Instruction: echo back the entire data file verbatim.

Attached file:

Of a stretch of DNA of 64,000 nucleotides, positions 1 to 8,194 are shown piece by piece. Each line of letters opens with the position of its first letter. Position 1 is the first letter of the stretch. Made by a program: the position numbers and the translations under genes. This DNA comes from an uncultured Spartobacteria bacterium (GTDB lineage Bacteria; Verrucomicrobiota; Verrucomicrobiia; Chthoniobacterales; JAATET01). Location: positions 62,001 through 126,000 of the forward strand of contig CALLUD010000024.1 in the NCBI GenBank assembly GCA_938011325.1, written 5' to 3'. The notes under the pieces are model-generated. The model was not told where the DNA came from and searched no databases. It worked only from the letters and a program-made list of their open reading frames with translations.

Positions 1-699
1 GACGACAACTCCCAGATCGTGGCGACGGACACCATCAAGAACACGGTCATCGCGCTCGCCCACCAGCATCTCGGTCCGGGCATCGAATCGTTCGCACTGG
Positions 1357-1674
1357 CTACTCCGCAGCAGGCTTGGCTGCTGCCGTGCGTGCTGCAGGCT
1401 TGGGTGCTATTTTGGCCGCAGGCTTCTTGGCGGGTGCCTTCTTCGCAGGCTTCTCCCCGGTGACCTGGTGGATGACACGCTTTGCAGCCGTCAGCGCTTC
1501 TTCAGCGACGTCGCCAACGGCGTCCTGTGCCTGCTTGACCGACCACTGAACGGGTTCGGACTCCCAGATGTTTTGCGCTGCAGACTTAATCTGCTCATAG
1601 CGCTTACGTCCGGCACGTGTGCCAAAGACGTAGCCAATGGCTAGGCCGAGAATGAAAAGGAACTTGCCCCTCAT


Of a stretch of DNA of 64,000 nucleotides, positions 1 to 8,194 are shown piece by piece. Each line of letters opens with the position of its first letter. Position 1 is the first letter of the stretch. Made by a program: the position numbers and the translations under genes. This DNA comes from an uncultured Spartobacteria bacterium (GTDB lineage Bacteria; Verrucomicrobiota; Verrucomicrobiia; Chthoniobacterales; JAATET01). Location: positions 62,001 through 126,000 of the forward strand of contig CALLUD010000024.1 in the NCBI GenBank assembly GCA_938011325.1, written 5' to 3'. The notes under the pieces are model-generated. The model was not told where the DNA came from and searched no databases. It worked only from the letters and a program-made list of their open reading frames with translations.

Positions 1-699
1 GACGACAACTCCCAGATCGTGGCGACGGACACCATCAAGAACACGGTCATCGCGCTCGCCCACCAGCATCTCGGTCCGGGCATCGAATCGTTCGCACTGG
Positions 1357-1674
1357 CTACTCCGCAGCAGGCTTGGCTGCTGCCGTGCGTGCTGCAGGCT
1401 TGGGTGCTATTTTGGCCGCAGGCTTCTTGGCGGGTGCCTTCTTCGCAGGCTTCTCCCCGGTGACCTGGTGGATGACACGCTTTGCAGCCGTCAGCGCTTC
1501 TTCAGCGACGTCGCCAACGGCGTCCTGTGCCTGCTTGACCGACCACTGAACGGGTTCGGACTCCCAGATGTTTTGCGCTGCAGACTTAATCTGCTCATAG
1601 CGCTTACGTCCGGCACGTGTGCCAAAGACGTAGCCAATGGCTAGGCCGAGAATGAAAAGGAACTTGCCCCTCAT